Finally, to Sabherwal, Thunberg’s humility and relatability allow her to connect with the general public. Leaders are typically elite in some way, whether it be in educational background, power, or wealth. Academic experts, government leaders, and wealthy people are examples of the types of elite leaders that abound in the arena of climate change activism. Elite leaders, however, can alienate people in the general population for the exact reasons they are conspicuous in the first place. “Sure, Jeff Bezos can donate twenty million dollars to climate change research. I can’t do that,” Sabherwal said. “But by always conveying that she’s just like us, Greta has been able to be a leader that we can look up to and say, ‘If Greta can do it, we can do it too.’”
Fighting Anxiety with Action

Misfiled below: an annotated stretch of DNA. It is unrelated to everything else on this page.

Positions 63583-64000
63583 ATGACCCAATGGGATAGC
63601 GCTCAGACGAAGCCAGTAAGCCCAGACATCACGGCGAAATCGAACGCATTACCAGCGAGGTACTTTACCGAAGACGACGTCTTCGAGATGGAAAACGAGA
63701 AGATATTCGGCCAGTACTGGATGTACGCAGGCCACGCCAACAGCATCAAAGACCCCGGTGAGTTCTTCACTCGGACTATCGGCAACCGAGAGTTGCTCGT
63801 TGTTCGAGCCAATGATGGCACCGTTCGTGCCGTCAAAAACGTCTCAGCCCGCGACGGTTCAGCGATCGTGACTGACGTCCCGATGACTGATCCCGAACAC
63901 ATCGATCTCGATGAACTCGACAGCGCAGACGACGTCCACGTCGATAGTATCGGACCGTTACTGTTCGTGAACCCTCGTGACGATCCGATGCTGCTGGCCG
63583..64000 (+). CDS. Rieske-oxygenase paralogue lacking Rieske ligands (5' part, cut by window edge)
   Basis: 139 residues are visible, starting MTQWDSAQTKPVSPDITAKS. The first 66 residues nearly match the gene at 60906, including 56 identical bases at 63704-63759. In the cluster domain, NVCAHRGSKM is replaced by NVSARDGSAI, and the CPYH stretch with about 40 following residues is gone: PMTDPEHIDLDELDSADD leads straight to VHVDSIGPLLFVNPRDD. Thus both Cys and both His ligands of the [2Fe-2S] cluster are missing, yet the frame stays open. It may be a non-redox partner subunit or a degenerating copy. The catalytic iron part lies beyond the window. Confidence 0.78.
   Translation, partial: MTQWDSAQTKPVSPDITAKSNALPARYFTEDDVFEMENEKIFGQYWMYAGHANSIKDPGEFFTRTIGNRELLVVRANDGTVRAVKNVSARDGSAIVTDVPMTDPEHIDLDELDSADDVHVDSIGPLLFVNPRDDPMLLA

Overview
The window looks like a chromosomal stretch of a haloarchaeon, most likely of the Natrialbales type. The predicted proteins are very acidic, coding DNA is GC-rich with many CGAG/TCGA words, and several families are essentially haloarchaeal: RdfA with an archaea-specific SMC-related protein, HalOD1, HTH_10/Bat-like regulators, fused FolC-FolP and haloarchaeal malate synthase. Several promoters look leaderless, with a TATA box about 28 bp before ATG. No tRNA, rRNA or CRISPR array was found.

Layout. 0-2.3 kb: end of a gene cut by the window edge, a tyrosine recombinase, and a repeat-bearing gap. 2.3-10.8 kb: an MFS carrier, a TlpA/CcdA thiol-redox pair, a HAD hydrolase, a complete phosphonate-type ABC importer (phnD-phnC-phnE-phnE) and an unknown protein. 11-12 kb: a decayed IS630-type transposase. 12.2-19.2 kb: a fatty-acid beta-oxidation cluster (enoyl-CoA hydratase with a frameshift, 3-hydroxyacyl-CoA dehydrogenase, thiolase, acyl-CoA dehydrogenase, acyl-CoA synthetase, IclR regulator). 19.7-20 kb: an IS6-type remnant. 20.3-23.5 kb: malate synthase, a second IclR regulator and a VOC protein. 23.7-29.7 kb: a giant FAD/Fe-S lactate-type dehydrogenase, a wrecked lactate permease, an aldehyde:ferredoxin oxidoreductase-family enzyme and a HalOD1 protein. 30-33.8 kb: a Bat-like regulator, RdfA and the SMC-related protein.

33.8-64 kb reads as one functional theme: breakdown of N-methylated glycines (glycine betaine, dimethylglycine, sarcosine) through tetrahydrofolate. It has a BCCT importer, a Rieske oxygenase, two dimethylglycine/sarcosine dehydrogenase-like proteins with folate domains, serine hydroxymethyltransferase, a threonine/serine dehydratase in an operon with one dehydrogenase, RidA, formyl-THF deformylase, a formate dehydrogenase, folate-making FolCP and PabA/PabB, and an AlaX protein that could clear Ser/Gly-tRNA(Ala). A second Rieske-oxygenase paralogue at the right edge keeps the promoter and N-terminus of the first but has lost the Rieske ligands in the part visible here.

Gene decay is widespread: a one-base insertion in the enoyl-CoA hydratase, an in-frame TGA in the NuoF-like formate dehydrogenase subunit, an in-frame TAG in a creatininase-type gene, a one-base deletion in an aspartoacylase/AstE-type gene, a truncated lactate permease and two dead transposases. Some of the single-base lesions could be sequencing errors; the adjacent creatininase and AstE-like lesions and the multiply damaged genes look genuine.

As a researcher whose entire day is spent focusing on climate change and seeing how reluctant people are to change their behavior, thinking about the future can be anxiety-inducing, Sabherwal admitted. But when a person like Thunberg says there is still time to change, it gives her great solace. “Greta inspired me to take care of my anxiety by taking action, by doing something about it, which I think is a message she consistently gives,” Sabherwal said. “Because unless you act, it’s very easy to get overwhelmed by the state of climate change right now.”
Sabherwal believes in Thunberg’s unique power. “Most of us will change because we know that the social norm has changed. But there are a few individuals that will change the social norm, and that’s how societies change,” Sabherwal said. As her recent study reveals, the Greta Thunberg Effect is real and impactful. Hopefully, it will continue to change people’s minds, their actions, and our society for the better because—to use one of Thunberg’s trademark phrases—our house is on fire, and we’re running out of time to save it.
Sabherwal, A., Ballew, M. T., Linden, S., Gustafson, A., Goldberg, M. H., Maibach, E. W., Kotcher, J. E., Swim, J. K., Rosenthal, S. A., & Leiserowitz, A. (2021). The Greta Thunberg effect: Familiarity with Greta Thunberg predicts intentions to engage in climate activism in the United States. Journal of Applied Social Psychology, 51(4), 321–333.